A Korean-American 7-year old who loves skateboarding and electric guitar is Sesame Street’s newest muppet? Where was she when I was a kid? On November 25, the “See Us Coming Together” special aired, revolving around “Neighbour Day” on Sesame Street, mirroring the air date of American Thanksgiving, and introducing the newest muppet character: Ji Young.
Ji Young is a character to be celebrated. While it seems like the bare minimum, she is not a collection of stereotypes and monoliths of Asian identity. She is specifically Korean American, created in collaboration with a Korean puppeteer. The individuality of identity is emphasized throughout the episode, with celebrity guest appearances of tennis player Naomi Osaka, actors Simu Liu and Anna Cathcart, chefs Padma Lakshmi and Melissa King, and comic book artist Jim Lee. Each celebrity guest shares a part of their culture or their experience as an Asian American as they interact with Ji Young. It is wholesome and adorable and a lovely celebration of Asian achievement. In interviews, Ji Young uplifts other young artists, like the half Asian, half Latine, all-girl teen punk rock band The Linda Lindas, who rose to popularity earlier this year with their song “Racist, Sexist Boy.” She is the embodiment of the rise in Asian American media and art that is coming to be celebrated by Western audiences.
The “See Us Coming Together” special revolves around the preparation of Sesame Street for Neighbour Day, an event where everyone shares a part of their culture. Ji Young has to live up to her name, which means smart, brave, and strong, but a few minutes into the special, she experiences off screen racism from a kid telling her “to go back home.” The plotline is handled well and serves to teach children about racism and empowering others. Elmo is baffled by the racism Ji Young faces in a childlike innocence that gives me hope, yet is a bit somber.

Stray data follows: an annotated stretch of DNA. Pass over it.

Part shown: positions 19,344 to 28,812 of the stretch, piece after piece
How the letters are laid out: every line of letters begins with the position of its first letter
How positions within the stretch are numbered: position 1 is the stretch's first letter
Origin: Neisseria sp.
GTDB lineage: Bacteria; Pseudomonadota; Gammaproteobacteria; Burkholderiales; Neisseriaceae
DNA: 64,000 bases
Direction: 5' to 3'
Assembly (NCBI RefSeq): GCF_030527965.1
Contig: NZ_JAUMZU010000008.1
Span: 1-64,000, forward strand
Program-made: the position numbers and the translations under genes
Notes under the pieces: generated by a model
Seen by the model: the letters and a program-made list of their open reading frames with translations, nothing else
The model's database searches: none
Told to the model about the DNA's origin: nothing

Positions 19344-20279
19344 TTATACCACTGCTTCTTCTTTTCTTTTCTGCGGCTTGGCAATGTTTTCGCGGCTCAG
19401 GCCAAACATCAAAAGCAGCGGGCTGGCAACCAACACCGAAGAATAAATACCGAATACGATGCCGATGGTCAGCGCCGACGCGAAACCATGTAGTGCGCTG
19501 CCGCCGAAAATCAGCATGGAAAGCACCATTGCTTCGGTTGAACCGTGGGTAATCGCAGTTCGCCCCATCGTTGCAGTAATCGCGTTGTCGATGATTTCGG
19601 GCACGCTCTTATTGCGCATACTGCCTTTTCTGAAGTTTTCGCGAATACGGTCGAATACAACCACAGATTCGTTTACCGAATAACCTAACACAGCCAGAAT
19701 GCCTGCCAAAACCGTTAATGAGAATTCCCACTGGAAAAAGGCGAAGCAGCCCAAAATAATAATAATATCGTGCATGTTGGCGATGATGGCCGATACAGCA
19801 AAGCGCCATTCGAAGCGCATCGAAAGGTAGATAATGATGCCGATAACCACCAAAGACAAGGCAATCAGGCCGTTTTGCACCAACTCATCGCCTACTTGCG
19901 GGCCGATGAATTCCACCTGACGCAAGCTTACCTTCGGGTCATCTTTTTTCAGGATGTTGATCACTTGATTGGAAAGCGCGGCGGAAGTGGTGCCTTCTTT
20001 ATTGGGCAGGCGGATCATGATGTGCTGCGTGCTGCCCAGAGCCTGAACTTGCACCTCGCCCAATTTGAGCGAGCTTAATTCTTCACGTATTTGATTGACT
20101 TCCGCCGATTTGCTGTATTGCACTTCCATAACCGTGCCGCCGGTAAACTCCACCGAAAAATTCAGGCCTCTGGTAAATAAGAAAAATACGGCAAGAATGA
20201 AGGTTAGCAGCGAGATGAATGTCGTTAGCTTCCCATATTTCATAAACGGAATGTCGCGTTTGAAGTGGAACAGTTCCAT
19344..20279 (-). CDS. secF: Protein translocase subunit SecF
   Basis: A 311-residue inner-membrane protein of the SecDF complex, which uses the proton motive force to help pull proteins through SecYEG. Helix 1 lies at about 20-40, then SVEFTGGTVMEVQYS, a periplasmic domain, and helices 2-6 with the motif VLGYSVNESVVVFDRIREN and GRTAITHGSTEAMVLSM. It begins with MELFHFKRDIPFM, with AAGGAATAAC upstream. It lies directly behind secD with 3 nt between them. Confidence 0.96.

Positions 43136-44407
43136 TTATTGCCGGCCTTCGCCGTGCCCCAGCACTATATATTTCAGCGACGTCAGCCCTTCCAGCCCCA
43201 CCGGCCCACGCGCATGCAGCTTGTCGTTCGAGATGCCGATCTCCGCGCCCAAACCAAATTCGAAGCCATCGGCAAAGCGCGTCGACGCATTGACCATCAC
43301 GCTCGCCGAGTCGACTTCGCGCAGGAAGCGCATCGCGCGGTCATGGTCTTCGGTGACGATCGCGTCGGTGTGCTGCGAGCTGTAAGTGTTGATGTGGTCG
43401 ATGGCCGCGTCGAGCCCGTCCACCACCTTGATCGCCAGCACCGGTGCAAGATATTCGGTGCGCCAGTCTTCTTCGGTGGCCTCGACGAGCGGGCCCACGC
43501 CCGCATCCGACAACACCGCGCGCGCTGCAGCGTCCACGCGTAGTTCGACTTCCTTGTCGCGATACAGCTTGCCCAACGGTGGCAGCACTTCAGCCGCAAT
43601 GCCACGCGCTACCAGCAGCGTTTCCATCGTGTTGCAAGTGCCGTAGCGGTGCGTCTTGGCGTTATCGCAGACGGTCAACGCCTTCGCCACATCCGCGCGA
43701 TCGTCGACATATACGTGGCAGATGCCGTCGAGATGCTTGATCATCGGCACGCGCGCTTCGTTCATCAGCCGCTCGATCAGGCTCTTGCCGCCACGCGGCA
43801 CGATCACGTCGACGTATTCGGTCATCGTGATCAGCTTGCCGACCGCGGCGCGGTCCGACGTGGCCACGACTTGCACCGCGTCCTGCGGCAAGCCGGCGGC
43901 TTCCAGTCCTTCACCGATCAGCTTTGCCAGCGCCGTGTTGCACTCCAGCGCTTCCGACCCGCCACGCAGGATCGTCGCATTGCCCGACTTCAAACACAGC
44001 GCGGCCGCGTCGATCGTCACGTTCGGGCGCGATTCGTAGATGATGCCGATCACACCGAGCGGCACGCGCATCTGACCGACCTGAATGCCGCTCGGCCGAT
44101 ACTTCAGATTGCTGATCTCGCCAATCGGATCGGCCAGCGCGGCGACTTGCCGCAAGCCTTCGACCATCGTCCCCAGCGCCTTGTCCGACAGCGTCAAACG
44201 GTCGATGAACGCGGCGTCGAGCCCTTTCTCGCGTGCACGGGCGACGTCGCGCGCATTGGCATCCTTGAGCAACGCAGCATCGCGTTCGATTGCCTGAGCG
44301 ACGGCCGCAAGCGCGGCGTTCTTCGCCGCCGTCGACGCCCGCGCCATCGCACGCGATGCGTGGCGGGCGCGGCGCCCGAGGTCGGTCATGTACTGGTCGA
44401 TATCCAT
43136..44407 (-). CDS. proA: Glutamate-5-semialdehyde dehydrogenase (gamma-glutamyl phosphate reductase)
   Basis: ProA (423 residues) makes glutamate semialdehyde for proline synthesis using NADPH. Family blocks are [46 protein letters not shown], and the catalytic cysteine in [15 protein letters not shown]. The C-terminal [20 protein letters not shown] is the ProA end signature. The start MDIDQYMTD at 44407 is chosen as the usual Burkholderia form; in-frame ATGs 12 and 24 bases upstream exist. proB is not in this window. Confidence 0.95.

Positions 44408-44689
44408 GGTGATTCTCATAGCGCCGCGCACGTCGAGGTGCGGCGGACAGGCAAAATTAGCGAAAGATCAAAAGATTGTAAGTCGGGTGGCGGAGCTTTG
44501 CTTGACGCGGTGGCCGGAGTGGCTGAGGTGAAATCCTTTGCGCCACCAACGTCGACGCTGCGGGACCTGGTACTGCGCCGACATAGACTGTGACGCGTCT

Ji Young is a character created out of hate. She is a direct response to the anti-Asian hate crimes that have risen astronomically over the past two years. The Sesame Street team does a great job in the creation of this character, but it is difficult to work through the fact that the only reason there is now an Asian muppet character is to tell little white children to not be racist. It reminds me of the “kill your gays” trope, where queer characters end up being killed off or suddenly realize they were straight all along; the complaint has often been raised that queer characters are only allowed to exist in media if they are suffering. I believe that there is a lot of overlap between that trope and characters of colour. However, this isn’t really Sesame Street’s fault.
While some might ask why it took this long to include an Asian character, many of the puppet characters of Sesame Street are not really racially coded, and Sesame Street has included Asian human characters in the past. Additionally, while Ji Young’s introduction is steeped in the racist climate she originates from, Sesame Street has promised that Ji Young will hang around beyond this episode. The episode is available for free to watch on the Sesame Street YouTube page.